An agency of the UK Ministry of Defence, the Defence Medical Supplies Agency, has admitted for the first time, buying supplies of the drug Provigil,
licenced in the UK only for use with patients with rare sleeping disorders. The drug can be used to keep aircrew and special forces awake for very
When questioned, the MOD denied that the drug was given to members of the Armed Forces but were unable to explain the reasons for the purchases of the
The UK purchases of the drug, Provigil, started in 1998and peaked before the invasions of Afghanistan and Iraq.
The US military have researched Provigil and found that people could still function after being awake for 85 hours if given the drug.
MoD bought thousands of stay awake pills in advance of war in Iraq
Ian Sample and Rob Evans
Thursday July 29, 2004
A controversial drug which can keep people awake for days has been bought in significant quantities by the Ministry of Defence, the Guardian has
The MoD has admitted to buying more than 24,000 Provigil pills, which are licensed in Britain only to help people with rare sleeping disorders shrug
off daytime sleepiness. Experts say the drug could be used "off licence" to keep pilots and special forces troops awake on little sleep.
According to figures from the Defence Medical Supplies Agency, which provides medical products "to sustain UK military capability", the MoD has been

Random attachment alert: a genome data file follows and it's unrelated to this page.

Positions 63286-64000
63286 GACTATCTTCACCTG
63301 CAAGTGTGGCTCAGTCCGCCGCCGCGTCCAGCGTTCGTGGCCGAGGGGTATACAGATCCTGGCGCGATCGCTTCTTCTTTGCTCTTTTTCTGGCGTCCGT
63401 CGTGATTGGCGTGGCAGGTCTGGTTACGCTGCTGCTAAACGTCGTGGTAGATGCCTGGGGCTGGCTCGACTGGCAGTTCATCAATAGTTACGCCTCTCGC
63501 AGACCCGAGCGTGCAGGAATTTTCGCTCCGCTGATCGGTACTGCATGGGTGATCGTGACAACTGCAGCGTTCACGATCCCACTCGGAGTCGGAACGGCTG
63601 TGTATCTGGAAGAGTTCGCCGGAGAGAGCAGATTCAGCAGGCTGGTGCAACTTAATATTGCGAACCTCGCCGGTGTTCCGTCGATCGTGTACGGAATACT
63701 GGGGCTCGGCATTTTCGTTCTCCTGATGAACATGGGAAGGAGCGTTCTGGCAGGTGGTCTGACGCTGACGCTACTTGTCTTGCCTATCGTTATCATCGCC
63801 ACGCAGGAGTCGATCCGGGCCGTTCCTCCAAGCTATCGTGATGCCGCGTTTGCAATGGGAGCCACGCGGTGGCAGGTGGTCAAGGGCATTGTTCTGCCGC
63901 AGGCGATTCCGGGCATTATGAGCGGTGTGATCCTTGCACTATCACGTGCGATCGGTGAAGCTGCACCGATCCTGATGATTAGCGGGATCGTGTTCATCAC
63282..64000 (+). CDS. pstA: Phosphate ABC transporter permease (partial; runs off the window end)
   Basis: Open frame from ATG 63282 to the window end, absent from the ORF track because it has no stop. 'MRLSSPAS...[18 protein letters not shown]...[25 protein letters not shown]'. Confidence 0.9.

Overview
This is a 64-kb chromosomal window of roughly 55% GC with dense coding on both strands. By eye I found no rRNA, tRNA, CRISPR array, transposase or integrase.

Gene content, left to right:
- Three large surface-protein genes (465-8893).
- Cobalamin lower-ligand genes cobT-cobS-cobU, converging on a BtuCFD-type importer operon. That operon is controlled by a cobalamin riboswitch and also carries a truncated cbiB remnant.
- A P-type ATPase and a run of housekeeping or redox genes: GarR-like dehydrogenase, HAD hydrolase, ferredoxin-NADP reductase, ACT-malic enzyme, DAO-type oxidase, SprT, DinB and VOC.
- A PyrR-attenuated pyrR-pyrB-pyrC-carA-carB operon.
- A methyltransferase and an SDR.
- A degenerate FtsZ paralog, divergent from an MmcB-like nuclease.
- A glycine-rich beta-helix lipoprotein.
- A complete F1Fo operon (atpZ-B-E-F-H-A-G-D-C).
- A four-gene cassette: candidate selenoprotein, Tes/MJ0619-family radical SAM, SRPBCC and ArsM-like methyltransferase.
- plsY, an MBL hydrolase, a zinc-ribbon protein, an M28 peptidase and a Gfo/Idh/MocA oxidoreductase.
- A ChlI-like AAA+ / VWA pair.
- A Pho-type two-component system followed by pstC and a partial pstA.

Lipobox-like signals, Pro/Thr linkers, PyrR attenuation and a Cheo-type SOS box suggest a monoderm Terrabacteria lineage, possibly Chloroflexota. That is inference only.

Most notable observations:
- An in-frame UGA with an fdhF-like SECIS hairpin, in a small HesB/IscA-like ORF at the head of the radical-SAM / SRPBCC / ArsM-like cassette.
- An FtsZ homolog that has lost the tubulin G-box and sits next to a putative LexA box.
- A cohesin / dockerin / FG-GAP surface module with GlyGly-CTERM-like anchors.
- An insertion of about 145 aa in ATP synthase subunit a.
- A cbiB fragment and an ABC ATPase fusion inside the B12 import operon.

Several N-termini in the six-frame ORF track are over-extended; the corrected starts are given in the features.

buying the drug since 1998 at prices at least 10% lower than those charged to the NHS.
The figures, which were released to the Guardian under the open government code, show that purchases peaked with an order for more than 5,000 pills in
2001, the year allied forces entered Afghanistan. The next largest order - for more than 4,000 pills - was delivered in 2002, the year before troops
entered Iraq. In total, the ministry has spent more than £43,000 on the drugs.
The use of controversial stimulants by the US military was highlighted after an incident in April 2002 near Kandahar in Afghanistan.
Two US F-16 pilots, Major Harry Schmidt and Major William Umbach, mistakenly bombed a Canadian infantry unit, killing four and injuring eight. In the
ensuing legal discussions, the pilots' lawyers said that the airmen had felt pressured into taking amphetamine before the mission.
Precisely how Provigil works is unknown, even to its developers. According to some reports, common side effects include nervousness, insomnia,
excitation, irritability, tremors, dizziness and headaches. It may also cause "gastrointestinal disturbances", including nausea and abdominal pain,
and cardiovascular effects such as high blood pressure and palpitations.
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While the use of stimulants to keep aircrew and certain military units awake has been around for a very long time it is no substitute for increased
numbers of fresh military personnel.
Giving the armed forces an untested drug is courting disaster. Especially as Provigil's own manufacturers admit they don't understand how it
[edit on 7-29-2004 by Valhall]